Tennis’ Australian Open is nicknamed ‘The Happy Slam’ by the players and for most visitors who come as tourists from abroad. Nothing brings a smile to your face more than going from being stuck indoors in a freezing winter climate to kicking back in the warm sunshine while downing a local brew and watching two world class players slug it out below you.
The venue is Melbourne Park, which not only sports 22 tennis courts, but also features nearby lawns and is adjacent to the Melbourne Cricket Ground in Yarra Park. It is right next to the Yarra River, where one of the tournament’s former champions, Jim Courier, once dove in after his title run. While taking causal walks to the tennis site on the river side, you can see rowers from the various clubs practicing, little kids running down sandy pathways headed to a children’s museum, joggers and cyclists on their daily workout, and people of all sorts sitting on benches and napping in the mild weather.
The Australian Open is the most accessible of the four tennis Grand Slams from three perspectives: it's the closest to any of the cities’ central business districts so it’s in walking distance of numerous good hotels, restaurants and bars; it isn’t impossible to get a good, reasonably priced ticket to a secondary stadium and also take in few matches on outer courts without being totally squeezed out; and the people who work there aren’t on occasion stuck up (which can be a problem in Paris or London for the French Open and Wimbledon) or rude (as in the case of some New Yorkers at the US Open). Like most Australians, people who work at the facility are genuinely nice and helpful.
Even though it can get hot, the weather is usually very good and because Australians are so diligent about protecting their skin from burning due to the hole in the ozone layer above their continent, there is enough shade, weather and free sunscreen available.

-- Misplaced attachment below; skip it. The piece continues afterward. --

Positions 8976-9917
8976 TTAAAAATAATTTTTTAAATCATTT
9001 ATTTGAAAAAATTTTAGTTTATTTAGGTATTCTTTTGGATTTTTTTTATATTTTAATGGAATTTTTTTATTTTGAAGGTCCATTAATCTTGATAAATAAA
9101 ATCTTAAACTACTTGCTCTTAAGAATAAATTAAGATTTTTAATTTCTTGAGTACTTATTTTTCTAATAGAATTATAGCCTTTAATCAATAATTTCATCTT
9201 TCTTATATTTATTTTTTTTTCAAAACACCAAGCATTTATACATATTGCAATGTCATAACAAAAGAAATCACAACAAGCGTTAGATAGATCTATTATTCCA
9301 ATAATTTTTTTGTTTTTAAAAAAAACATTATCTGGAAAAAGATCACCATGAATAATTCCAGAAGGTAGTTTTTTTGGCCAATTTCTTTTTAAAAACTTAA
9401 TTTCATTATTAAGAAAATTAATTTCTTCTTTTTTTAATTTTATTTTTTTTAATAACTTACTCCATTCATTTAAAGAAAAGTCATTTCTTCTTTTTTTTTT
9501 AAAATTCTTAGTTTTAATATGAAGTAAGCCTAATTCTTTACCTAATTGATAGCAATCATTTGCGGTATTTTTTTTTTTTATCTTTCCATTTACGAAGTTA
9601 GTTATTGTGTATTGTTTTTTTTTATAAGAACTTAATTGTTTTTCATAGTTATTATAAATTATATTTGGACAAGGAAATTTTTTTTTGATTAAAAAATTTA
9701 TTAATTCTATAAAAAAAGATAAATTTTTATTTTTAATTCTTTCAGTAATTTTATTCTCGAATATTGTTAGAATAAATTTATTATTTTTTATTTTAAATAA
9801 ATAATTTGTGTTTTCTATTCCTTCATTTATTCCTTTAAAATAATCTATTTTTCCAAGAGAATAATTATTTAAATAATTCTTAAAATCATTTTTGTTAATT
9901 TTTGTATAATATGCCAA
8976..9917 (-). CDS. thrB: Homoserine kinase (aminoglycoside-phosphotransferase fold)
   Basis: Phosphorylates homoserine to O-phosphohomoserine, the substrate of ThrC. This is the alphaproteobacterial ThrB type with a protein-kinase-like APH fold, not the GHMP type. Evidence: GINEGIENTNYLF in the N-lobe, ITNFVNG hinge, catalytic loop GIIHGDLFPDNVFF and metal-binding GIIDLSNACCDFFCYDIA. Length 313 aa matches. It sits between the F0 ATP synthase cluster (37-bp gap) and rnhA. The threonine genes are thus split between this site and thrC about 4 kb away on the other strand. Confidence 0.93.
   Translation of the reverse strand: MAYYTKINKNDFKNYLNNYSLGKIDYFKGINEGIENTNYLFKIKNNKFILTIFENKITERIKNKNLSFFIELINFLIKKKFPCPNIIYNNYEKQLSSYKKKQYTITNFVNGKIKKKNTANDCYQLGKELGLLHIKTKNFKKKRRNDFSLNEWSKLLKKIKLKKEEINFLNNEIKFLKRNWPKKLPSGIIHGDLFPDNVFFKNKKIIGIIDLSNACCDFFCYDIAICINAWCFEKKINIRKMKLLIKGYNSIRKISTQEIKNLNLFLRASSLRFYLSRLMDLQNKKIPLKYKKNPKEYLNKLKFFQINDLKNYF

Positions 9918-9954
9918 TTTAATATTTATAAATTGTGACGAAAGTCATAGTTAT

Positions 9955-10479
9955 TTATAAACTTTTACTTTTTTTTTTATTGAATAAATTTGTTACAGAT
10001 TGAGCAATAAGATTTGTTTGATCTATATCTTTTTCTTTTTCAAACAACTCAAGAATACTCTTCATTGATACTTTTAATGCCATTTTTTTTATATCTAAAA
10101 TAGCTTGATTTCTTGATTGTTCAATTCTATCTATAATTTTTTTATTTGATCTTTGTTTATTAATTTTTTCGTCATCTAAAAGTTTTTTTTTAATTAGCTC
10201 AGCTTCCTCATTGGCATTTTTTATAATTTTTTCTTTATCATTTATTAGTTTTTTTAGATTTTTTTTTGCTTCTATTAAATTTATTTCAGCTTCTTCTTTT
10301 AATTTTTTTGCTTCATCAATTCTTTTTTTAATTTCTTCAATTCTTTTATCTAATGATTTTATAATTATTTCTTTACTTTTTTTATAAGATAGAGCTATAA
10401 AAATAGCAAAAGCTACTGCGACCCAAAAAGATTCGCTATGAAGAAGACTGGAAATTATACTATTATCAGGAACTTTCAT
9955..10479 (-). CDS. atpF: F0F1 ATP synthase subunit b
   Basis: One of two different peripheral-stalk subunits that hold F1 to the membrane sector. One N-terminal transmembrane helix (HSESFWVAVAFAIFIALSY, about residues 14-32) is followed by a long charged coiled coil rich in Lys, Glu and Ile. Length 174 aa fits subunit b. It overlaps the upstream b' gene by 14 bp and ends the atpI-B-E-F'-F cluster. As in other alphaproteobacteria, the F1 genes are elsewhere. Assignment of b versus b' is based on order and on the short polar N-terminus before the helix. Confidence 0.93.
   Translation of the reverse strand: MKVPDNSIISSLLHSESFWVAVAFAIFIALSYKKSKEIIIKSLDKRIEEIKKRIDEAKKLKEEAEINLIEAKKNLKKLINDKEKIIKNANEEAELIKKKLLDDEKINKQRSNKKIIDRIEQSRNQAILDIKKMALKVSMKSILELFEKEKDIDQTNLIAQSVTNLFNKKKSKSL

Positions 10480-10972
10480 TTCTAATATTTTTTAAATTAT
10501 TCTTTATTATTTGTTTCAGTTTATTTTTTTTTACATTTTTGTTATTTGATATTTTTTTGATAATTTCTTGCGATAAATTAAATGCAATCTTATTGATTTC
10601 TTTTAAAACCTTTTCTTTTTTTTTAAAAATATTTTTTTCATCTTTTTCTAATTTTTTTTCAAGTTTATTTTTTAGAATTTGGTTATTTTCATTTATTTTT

The center court, Rod Laver Arena, seats 15,000, and has a retractable roof. The second stadium, Hisense Arena, also has a retractable roof and seats 10,000.
The third stadium, Margaret Court Arena, (which will also soon have a roof) seats 5,000, while Show Courts 2 and 3 seat 3,000 apiece.
The other side courts range in number of seats, but if you don't try and enter a five-set classic too late, it’s quite possible to get on all of them. Perhaps most importantly, the sight lines on all the major courts are excellent so don’t be concerned about obstructed views.
The FANFARE scale is our metric device for rating each stadium experience. It covers the following:
Each area is rated from 0 to 5 stars with 5 being the best. The overall composite score is the "FANFARE Score".
The site has a broad selection of eating and drinking options, and the famous Aussie love of beer is in evidence all over the grounds. A number of food outlets are located in Laver Arena itself, as well as near the grassy garden square inside the south entrance. Prices are reasonable for a sporting event, with items ranging from about AU $5-$15.
The typical stand offers burgers, chicken and hot dogs for at or under $10, while drinks, coffee, cookies and snacks are about $5. For typical Aussie fare, try a meat pie, also about $5. If you're hungry for a proper meal but don't want to pay too much, hidden away in the northeast corner of Rod Laver Arena is a booth offering Thai food -- it's a good choice, with chicken and rice for $15.
There's also full dining available at a restaurant just off the side of the arena with main courses and pizzas for $20-$35.
The Australian Open is the most relaxed of the Grand Slams, with a friendly, holiday atmosphere and spectators out to have a good time. The two main stadiums are large but not oversized, and the third stadium, Margaret Court Arena, has a cozy feel. Multicultural Melbourne draws out lots of support for players from many nations, including particularly enthusiastic supporters for Chile, the Balkan countries and Poland. Costumed fans are also common around the grounds, and there's usually a crowd of people sunbathing and watching tennis in front of the big screens. It's hard not to join in the locals' enthusiasm for both the tennis and having a good time.